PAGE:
What is it about the skydiving freefall that makes it so enticing to humans? We are basically monkeys, more at home on the ground – so why is something that should be at odds with what we are so high on people’s bucket lists? Something speaks to us about skydiving – it is cool and scary and a challenge that you can forever look on as a highlight of your life. Flying about in a plane is cool, and descending under a parachute is fun – but skydiving is really about the freefall. Let’s investigate the freefall in skydiving a bit more.
The most common answer you will hear is around 120mph. This is pretty much true, but is a simplified version of things representing the fall rate of skydivers using the traditional belly position that you most likely imagine when you think of what skydiving looks like.
120mph is a useful number to begin with, because the flat or ‘belly flying’ position is what you learn to do first – whether you are going for a tandem skydive or aiming to get a license of your own. Other disciplines in skydiving have different freefall speeds. For example, wingsuits (flying squirrel suits) have a lower freefall speed but allow their pilots to cover miles horizontally – while speed skydivers who point themselves vertically to go as fast as possible can go much, much faster (the world record is a blistering 373.6mph).
The important part is how the speed generated by freefall feels. Sure, you can go faster than 120mph in an airplane or a fast car, but there is something incredibly thrilling about the speed generated simply by jumping out of an aircraft and falling through the air using only gravity to generate speed. The sensation of the wind on your body and the sound of the rushing air past your ears means that the skydiving freefall feels like the fastest thing in the world.
You just jump and fall, right? Yes, kinda – but no, not exactly. Your body falling through the air creates an effect called the ‘relative wind’ which is a force that can be used to move around. The first thing you aim for in a skydiving freefall is to breathe while remaining stable and in control. In the flat position, this means arching your body into a shape that performs like a shuttlecock – hips down towards the ground with your limbs and head up. This position is comfortable and the aerodynamic shape will keep you in the belly down orientation for the whole freefall. Using the relative wind to move around can eventually be done with amazing precision, but in the beginning, simple goals in this new environment are the way. If you are doing a tandem skydive for your first freefall, where you and your instructor go harnessed together – he or she might show you how to perform a simple turn which they will be right there to help you within the sky. If you are learning to get a skydiving license of your own, the first jump is all about stability and awareness – before you progress to movement a couple more jumps down the line.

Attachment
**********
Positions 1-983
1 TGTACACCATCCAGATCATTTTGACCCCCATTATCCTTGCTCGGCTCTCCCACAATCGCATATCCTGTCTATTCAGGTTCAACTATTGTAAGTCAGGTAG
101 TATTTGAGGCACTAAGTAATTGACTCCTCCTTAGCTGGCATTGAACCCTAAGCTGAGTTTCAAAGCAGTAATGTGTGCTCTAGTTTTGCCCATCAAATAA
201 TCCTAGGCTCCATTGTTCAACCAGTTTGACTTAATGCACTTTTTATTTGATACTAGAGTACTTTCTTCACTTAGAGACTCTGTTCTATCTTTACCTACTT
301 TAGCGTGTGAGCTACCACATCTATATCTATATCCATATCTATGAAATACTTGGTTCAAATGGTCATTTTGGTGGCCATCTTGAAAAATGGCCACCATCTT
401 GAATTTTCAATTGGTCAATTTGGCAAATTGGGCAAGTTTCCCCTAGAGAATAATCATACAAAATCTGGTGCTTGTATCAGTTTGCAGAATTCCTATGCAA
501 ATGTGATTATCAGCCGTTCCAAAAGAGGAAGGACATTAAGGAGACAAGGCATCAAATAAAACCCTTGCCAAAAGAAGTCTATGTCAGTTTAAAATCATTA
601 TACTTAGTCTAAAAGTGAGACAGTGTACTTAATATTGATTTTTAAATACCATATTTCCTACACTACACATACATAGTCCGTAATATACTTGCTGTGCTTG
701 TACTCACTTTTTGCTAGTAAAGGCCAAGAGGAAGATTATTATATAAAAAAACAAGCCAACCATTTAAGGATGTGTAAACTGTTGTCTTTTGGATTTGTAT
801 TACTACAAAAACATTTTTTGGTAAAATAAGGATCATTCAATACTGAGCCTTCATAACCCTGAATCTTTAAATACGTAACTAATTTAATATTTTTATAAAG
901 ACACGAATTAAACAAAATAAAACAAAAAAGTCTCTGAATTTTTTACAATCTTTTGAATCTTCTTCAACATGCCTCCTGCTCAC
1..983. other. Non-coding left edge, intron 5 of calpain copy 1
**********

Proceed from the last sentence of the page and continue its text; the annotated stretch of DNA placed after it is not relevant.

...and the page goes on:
Skydiving is simple and complicated all at the same time. On one hand, it is a process that has been refined over many decades to get people up jumping in the most accessible way possible. On the other, it is a technical and challenging extreme adventure sport that takes a lifetime to master. The important thing to understand is that whether you are approaching your first jump to experience the thrill of skydiving or have an eye on getting stuck in and becoming a master, freefall is a completely unique sensation that you cannot find anywhere else. Freefall can, and likely will change your life, and we are here to help you get started in the best possible way.